Cataracts
Glaucoma
Abnormal liver biochemical test results
Bone marrow suppression
Hypersensitivity reactions (fever, rash,
arthralgia)
Infections
Lymphoma
Nausea, abdominal pain, diarrhea
Pancreatitis
Anaphylaxis
Diarrhea
Electrolyte abnormalities
Gingival hyperplasia
Headache
Hepatotoxicity
Hirsutism
Hypertension
Infections
Nausea, vomiting
Opportunistic infections
Paresthesia
Renal insufficiency
Seizure
Tremor
Prophylaxis against Pneumocystis pneumonia (PCP) during
therapy is required.
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Antibiotics(metronidazole, ciprofloxacine,
refaximin).
Probiotics (Lactobacillus or Bifidobacterium),
Prebiotics(food constituents increasing,
probiotics and Synbiotics( both).
Nicotine patches.
Heparin: anti-inflammatory.
Biological Therapy:
-Anti-Tumor Necrosis Factor Antibodies:
infliximab and adalimumab
-Anti-Adhesion Molecules: Alicaforsen
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Cytapheresis: decrease WBCs.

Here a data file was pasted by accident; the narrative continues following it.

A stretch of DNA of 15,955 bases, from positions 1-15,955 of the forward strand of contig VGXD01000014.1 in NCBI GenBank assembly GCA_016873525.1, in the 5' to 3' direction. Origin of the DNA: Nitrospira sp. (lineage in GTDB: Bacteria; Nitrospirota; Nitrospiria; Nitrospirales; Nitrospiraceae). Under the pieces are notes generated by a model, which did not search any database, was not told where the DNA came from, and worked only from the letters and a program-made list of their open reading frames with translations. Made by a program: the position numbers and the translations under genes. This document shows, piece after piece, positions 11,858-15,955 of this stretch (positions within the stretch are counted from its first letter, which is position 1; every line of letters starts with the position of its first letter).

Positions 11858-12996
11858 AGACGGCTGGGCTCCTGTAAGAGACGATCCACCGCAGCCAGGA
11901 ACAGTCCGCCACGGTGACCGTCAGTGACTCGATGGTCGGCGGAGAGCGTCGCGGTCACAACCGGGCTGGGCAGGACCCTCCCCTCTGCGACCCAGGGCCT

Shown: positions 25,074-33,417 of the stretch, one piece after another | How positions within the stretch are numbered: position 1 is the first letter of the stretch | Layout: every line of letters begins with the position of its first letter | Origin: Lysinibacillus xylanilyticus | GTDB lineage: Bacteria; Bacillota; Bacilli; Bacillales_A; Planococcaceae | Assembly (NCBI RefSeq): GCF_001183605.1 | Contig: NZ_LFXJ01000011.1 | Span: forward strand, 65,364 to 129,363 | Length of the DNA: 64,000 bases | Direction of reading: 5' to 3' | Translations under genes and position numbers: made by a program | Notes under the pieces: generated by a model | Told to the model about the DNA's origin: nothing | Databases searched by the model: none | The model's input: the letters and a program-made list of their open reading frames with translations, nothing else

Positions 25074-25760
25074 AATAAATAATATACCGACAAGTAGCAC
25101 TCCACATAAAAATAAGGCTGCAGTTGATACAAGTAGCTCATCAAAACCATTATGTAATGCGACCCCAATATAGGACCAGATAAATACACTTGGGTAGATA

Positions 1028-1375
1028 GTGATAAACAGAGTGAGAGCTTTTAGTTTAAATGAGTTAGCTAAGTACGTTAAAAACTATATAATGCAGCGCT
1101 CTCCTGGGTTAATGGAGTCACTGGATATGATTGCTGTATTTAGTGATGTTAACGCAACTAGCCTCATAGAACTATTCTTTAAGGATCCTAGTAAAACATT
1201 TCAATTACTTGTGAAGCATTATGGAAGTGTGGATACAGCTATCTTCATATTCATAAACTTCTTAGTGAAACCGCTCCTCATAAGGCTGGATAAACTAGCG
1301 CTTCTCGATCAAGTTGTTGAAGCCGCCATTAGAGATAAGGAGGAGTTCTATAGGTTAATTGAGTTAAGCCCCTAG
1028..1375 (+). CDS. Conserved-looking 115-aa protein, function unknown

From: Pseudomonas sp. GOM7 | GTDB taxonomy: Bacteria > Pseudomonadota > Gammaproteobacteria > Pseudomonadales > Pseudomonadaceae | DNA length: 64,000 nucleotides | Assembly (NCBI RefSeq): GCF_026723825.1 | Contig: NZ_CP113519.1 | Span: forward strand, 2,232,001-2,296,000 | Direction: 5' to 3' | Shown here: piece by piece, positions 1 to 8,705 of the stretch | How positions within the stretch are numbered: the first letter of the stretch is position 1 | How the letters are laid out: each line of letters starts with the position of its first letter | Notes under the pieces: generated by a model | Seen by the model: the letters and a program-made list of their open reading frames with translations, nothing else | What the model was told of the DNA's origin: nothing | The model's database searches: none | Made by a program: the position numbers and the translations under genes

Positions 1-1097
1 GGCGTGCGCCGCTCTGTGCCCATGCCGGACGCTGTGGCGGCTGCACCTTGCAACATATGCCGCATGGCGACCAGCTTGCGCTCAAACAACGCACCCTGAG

Peroxisome Proliferator Receptor
Agonists(rosiglitazon)
Budesonide-MMX : decrease the rate of
steroid side effects.
Tofacitinib:oral Janus kinase 3 (JAK3)
inhibitor
Fish oil: protecting the integrity of colonic
mucosa
Trichuris suis : increase TH2.
Daclizumab : humanized monoclonal
antibody against the IL-2 receptor .
1- Risk of infection
Serious infections have happened in patients
Receiving TNFblocking; infections include
tuberculosis (TB) and infections caused by
viruses, fungi or bacteria that have spread
throughout the body.
2- Risk of Cancer
There have been cases of unusual
cancers(lymphomas) in children and teenage
patients using TNFblocking agents.
Indications for Surgery in Patients with
Ulcerative Colitis
-Colonic dysplasia or carcinoma
-Colonic hemorrhage, uncontrollable
-Colonic perforation
-Growth retardation
-Intolerable or unacceptable side effects of